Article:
Tragedy at Military Day Care

     (CN) – Daycare staff at a North Carolina military base left a 4-month-old baby face down on the floor until he suffocated to death, his parents claim in Federal Court.
     Rachel and Jason Degenhard, of Harnett County, N.C., both active service members of the U.S. Army, sued the government in the federal court in Raleigh on Monday.
     They say that after spending years trying to conceive a child together, Rachel Degenhard finally gave birth to Santino, a “healthy, well-developed baby,” on Oct. 25, 2011.
     The parents claim that, within two hours of leaving their four-month-old child at the army’s Pope Child Development Center (now known as Eagle Child Development Center) on the Fort Bragg military base on March 9, 2012, (Rachel was told to rush to the Womack Army Medical Center.
     Video surveillance allegedly showed that staff had placed Santino in a bouncy seat for nearly an hour and a half – six times longer than what daycare operating procedures allow.
     Staff member Vera Grant then placed Santino “on the floor by one arm, which is a violation of North Carolina General Statute,” the parents say.
     Grant then allegedly “placed Santino face down on a vinyl mat at 7:13 a.m. At 7:16 a.m. Ms. Grant put a loose, soft blanket on the vinyl mat and left Santino face down, in direct violation of Pope CDC’s own safe sleep policy requiring him to be placed on his back. Ms. Grant then left Santino alone while she performed noncaregiving functions which included leaving the room on more than one occasion.”
     Though video footage shows the infant “fussing and trying to lift his head[,] Ms. Grant did not respond to Santino’s fussing,” the plaintiffs allege.
     Santino “stopped moving completely at 7:24 a.m.,” the complaint states. “At 7:26 a.m., another staff member, Carolyn Hinton, came in and commented to Ms. Grant that she thought Santino was ‘a stuffed animal’ based on his position, face down, on the blanket.”
     Even after another staff member, Linda Faircloth, “looked at Santino because she too thought his face down position was highly unusual,” no one touched or approached the child for a total of nearly 20 minutes, when Grant finally picked him up, the parents claim.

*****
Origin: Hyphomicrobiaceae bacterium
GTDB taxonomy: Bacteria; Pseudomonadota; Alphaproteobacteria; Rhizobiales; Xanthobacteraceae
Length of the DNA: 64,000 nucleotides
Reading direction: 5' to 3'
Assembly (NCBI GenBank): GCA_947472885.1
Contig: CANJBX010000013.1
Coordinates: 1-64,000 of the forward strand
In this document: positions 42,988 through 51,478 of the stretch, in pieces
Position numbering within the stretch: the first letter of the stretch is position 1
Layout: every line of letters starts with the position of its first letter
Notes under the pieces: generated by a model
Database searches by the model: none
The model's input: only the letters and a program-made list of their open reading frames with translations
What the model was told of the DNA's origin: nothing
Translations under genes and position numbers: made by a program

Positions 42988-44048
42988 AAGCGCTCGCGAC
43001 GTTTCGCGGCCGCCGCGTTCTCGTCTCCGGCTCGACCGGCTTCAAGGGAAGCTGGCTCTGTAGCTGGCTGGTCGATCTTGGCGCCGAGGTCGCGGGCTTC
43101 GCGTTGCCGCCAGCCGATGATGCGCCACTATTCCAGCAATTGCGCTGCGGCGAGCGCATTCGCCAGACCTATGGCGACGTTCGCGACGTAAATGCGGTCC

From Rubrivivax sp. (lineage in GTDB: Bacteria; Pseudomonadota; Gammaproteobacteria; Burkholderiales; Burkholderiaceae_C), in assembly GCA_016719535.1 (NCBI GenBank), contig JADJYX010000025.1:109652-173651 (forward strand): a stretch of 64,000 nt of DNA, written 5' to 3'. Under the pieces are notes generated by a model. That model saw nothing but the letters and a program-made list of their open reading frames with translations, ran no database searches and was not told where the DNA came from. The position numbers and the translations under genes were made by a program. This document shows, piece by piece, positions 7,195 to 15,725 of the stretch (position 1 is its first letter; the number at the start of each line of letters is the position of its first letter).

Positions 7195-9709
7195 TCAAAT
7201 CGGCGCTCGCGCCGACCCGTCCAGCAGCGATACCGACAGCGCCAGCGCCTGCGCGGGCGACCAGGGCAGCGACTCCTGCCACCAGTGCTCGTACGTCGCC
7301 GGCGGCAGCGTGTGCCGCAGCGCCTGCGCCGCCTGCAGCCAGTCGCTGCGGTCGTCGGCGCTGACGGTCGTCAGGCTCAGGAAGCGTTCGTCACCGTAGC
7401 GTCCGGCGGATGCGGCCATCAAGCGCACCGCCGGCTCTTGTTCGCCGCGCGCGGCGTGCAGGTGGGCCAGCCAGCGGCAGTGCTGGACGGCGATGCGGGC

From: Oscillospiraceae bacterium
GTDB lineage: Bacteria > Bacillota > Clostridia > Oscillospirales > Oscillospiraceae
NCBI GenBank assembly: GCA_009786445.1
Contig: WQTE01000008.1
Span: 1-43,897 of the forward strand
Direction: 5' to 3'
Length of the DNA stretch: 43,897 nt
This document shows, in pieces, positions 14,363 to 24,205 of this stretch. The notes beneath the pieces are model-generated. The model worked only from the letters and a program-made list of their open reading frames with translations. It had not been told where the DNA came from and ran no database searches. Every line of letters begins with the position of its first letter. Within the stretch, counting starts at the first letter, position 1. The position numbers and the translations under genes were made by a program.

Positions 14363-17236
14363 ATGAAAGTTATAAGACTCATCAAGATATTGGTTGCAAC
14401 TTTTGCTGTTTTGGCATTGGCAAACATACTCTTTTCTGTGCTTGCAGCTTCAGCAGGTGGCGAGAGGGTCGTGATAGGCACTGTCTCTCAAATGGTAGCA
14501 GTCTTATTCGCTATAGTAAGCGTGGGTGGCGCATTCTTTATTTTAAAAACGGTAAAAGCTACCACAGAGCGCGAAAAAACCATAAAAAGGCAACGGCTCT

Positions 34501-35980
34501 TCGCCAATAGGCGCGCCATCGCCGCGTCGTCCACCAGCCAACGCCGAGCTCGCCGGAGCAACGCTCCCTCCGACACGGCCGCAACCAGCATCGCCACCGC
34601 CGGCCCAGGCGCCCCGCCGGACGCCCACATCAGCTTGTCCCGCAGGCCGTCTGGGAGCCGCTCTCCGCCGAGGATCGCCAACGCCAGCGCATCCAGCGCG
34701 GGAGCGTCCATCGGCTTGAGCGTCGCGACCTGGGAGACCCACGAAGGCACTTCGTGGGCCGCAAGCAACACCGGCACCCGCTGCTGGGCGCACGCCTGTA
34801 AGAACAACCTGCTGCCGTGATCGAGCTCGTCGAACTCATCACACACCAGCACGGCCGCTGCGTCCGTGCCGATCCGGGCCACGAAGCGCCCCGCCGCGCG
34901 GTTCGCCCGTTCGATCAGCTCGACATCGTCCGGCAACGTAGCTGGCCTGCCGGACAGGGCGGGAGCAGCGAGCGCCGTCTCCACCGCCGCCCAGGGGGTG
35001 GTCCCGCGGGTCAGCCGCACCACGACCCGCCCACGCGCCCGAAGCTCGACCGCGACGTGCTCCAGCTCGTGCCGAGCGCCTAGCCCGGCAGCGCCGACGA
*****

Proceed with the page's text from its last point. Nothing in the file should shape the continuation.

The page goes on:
“Upon picking him up and turning his face to the camera, he is visibly blue,” the complaint states. “Ms. Grant carried him across the room and did not notice that he was blue and unmoving until she placed him down in the crib. At this point, Ms. Grant attempted to administer CPR and emergency services were called.”
     Paramedics allegedly found Santino in cardiac arrest, bleeding from his nose and mouth.
     The infant was successfully resuscitated after about 25 minutes of CPR at the Womack Army Medical Center, and he was eventually transferred to the Pediatric Intensive Care Unit at Cape Fear Valley Medical Center in Cumberland County, N.C., the plaintiffs say.
     However, once there, the baby “was breathing spontaneously over the intubation in an agonal kussmaul pattern that is indicative of brain injury, and he was comatose,” his parents claim. “His admitting diagnoses included cardiopulmonary arrest and hypoxic ischemic encephalopathy. His initial exam and unremarkable medical history led the attending physician to suspect either an inflicted injury or accidental suffocation.”
     The parents say that “after five days of continuous monitoring and full neurological testing, Santino’s treating physicians determined that he would not recover neurological function and would either be in a persistent vegetative state or unable to survive without artificial support.”
     The Degenhards say they ultimately consented to remove the life support apparatus, and Santino died just after midnight on the morning of March 15, 2012.
     The plaintiffs say the North Carolina Department of Health and Human Services and the Army’s Criminal Investigation Division later investigated and found six separate violations of North Carolina statute as well as Army Regulations violations.
     As a result of the investigation, Grant was placed on the state’s list of individuals responsible for the serious neglect of a minor, they say.
     The Degenhards are seeking $10 million in damages on wrongful death and emotional distress claims.
     They are represented by Benjamin Cochran and Jessica Beyer with Hardison & Cochran of Raleigh.

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